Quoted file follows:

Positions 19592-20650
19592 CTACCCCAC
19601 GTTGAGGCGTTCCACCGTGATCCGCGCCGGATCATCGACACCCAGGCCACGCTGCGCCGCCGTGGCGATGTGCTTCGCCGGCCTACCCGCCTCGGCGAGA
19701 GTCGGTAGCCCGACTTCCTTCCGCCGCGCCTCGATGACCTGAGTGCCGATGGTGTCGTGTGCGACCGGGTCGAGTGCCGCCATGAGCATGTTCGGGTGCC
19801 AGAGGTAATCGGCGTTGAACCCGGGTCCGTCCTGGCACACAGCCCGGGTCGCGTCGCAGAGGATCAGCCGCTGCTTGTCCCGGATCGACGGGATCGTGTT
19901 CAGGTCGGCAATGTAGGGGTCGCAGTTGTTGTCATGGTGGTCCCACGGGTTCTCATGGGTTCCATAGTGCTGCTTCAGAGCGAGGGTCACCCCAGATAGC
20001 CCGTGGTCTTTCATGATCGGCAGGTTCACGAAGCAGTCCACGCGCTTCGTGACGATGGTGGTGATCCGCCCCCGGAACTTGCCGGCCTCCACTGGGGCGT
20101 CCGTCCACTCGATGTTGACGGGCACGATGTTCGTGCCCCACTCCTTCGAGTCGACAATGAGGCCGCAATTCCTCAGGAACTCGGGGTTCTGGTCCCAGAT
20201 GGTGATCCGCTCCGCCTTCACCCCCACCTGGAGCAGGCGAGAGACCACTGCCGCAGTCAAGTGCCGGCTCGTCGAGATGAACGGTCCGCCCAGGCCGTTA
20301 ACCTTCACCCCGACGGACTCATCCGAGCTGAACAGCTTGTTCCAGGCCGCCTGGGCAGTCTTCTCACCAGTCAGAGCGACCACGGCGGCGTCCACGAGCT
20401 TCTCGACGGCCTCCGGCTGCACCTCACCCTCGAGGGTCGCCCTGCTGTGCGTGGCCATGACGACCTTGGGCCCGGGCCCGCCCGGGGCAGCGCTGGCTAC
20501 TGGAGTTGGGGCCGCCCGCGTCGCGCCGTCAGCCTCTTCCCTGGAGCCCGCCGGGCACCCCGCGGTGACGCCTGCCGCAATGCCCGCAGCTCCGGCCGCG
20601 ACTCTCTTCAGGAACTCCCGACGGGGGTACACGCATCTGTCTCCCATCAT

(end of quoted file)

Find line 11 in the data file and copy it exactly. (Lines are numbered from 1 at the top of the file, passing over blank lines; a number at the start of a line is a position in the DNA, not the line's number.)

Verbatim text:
20401 TCTCGACGGCCTCCGGCTGCACCTCACCCTCGAGGGTCGCCCTGCTGTGCGTGGCCATGACGACCTTGGGCCCGGGCCCGCCCGGGGCAGCGCTGGCTAC